Tuesday, May 26, 2015

May 2015: What's New / What's Leaving

Before I get into what's expiring this month, I want to take a moment to acknowledge all the great titles that showed up on Netflix in May. For various reasons I wasn't able to comment on them earlier, so I want to at least call out the most notable.

The Newly Welcome

The marquee titles you probably already know (and/or have an opinion) about: The Blues Brothers (1980), David Lynch's Blue Velvet (1986), The Exorcist (1973), Quentin Tarantino's Inglourious Basterds (2009), John Woo's The Killer (1989), Legally Blonde (2001), Leon: The Professional (1994), and The Sixth Sense (1999). Oh, and the zombie-beaver movie the world's been waiting for: 2014's Zombeavers. These represent an excellent mix of new and old, violent and funny, and—in the cases of Lynch and Tarantino—a mix of all four.

But there's also the underrated Assassins (1995), a surprisingly entertaining Sylvester Stallone/Antonio Banderas action flick (based on a script by the Wachowskis); Bus Stop (1956), showcasing one of Marilyn Monroe's best performances (and the first new MM title since the March purge); Tom DiCillo's playful, satirical look at the movie business, The Real Blonde (1998); an obscure 1970s western called Santee (1973), starring Glenn Ford; the uniformly excellent indie drama, In the Bedroom (2001), which received a boatload of Oscar nominations; and a couple of acclaimed documentaries, Werner Herzog's Grizzly Man (2005) and Martin Scorsese's The Last Waltz (1978). The latter disappeared for a few days due to technical difficulties, but seems to be back up now and makes a surprising but welcome addition to the Instant catalog.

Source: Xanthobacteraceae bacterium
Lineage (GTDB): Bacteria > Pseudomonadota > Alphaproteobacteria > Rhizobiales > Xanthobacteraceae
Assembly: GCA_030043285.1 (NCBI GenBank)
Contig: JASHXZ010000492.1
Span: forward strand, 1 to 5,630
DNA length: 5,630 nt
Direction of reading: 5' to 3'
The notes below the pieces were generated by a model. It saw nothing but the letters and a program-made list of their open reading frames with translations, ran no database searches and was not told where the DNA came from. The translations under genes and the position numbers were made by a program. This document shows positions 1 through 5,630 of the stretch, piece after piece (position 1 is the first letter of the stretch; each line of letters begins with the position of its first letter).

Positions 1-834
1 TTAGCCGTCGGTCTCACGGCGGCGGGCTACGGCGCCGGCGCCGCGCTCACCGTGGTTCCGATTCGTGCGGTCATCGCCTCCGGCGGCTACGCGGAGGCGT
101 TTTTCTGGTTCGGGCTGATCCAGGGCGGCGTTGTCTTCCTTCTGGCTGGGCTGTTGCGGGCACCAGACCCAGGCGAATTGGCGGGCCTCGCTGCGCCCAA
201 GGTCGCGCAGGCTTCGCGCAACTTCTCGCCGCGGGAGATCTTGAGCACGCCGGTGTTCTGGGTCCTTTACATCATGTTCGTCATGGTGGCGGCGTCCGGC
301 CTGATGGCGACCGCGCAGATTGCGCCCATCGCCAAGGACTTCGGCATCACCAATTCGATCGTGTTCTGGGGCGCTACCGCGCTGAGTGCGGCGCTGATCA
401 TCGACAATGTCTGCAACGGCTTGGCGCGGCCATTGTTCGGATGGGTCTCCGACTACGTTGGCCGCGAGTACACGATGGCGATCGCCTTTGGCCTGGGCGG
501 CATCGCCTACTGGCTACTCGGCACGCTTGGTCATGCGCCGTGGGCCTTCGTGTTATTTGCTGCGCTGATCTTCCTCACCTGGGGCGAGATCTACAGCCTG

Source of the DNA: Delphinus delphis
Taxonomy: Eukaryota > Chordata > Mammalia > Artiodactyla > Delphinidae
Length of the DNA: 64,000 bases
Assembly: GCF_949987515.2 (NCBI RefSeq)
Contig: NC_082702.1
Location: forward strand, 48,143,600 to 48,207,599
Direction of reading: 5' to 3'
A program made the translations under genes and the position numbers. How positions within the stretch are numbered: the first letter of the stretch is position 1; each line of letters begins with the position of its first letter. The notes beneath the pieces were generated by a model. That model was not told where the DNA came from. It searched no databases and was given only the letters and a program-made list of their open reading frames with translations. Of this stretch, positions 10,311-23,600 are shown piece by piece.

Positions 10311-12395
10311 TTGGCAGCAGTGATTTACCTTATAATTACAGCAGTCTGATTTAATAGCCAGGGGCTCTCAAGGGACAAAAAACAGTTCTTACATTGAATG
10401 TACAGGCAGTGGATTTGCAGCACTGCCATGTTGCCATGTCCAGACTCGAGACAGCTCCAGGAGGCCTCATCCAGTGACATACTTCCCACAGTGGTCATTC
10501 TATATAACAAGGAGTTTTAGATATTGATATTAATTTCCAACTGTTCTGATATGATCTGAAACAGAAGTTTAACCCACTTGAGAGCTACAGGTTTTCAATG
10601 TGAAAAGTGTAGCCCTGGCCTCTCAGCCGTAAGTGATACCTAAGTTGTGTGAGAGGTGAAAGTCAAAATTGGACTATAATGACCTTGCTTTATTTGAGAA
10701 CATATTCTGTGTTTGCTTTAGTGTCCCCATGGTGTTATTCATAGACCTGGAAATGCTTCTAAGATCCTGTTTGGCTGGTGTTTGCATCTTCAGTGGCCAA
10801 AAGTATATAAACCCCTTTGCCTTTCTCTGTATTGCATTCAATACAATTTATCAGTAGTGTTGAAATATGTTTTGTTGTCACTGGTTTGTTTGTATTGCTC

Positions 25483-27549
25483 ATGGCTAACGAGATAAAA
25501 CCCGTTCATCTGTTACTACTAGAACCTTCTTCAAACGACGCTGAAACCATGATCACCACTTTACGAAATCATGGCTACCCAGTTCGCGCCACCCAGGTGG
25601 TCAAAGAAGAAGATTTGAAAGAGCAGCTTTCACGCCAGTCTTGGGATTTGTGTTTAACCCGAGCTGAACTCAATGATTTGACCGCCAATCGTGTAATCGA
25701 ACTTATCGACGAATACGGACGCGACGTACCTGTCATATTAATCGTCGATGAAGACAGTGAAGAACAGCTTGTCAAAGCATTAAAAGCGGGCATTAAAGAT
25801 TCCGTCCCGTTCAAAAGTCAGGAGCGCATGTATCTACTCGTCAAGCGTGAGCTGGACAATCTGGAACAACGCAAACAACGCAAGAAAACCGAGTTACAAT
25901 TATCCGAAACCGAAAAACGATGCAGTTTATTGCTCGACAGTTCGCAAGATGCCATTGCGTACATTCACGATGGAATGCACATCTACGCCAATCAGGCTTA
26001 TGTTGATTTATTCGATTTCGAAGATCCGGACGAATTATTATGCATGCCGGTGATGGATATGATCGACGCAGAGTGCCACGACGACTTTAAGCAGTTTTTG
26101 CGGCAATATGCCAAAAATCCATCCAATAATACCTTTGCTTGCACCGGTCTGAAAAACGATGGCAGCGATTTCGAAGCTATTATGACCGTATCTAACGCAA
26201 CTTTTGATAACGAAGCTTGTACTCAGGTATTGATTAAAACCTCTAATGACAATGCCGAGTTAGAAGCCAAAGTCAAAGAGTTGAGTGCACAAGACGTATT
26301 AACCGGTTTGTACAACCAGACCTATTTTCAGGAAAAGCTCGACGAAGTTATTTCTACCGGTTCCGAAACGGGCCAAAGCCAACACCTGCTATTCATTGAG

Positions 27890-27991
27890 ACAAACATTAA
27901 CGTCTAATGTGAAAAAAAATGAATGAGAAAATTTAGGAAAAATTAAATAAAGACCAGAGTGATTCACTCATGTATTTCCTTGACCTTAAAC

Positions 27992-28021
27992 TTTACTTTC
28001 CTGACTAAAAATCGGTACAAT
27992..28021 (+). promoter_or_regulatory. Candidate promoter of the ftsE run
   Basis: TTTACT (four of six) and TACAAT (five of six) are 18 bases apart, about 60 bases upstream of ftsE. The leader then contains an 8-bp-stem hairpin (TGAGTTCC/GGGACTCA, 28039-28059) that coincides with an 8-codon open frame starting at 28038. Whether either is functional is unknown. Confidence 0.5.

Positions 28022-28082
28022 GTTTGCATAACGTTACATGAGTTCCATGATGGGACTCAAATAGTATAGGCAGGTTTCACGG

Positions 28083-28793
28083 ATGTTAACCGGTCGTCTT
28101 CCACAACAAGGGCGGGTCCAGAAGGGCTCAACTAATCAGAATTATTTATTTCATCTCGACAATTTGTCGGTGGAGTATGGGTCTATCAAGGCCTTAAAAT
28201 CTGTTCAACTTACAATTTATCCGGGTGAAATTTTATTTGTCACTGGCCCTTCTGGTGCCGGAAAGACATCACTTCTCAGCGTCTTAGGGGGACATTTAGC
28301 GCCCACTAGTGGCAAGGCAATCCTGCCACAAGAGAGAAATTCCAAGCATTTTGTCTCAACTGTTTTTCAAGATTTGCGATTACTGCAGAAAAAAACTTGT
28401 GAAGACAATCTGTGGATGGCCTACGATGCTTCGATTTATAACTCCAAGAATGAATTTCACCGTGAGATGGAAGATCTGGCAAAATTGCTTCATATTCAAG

Equally welcome are the returning titles, which include such stalwarts as Big Trouble in Little China (1986), Internal Affairs (1990), and Saturday Night Fever (1977), but also less well-known pics like Peter Bogdanovich's amusing tale of 1920s Hollywood, The Cat's Meow (2001), and Jay and Mark Duplass's first feature, The Puffy Chair (2005). And then there are a couple of scruffy 1970s films: Hal Ashby's Harold and Maude (1971) and the brutal Nick Nolte football comedy, North Dallas Forty (1979), both of which were reviewed the last time they showed up. It's nice to see these join The Exorcist, Bus Stop, and The Last Waltz as proof that Netflix hasn't entirely given up on pre-1982 films.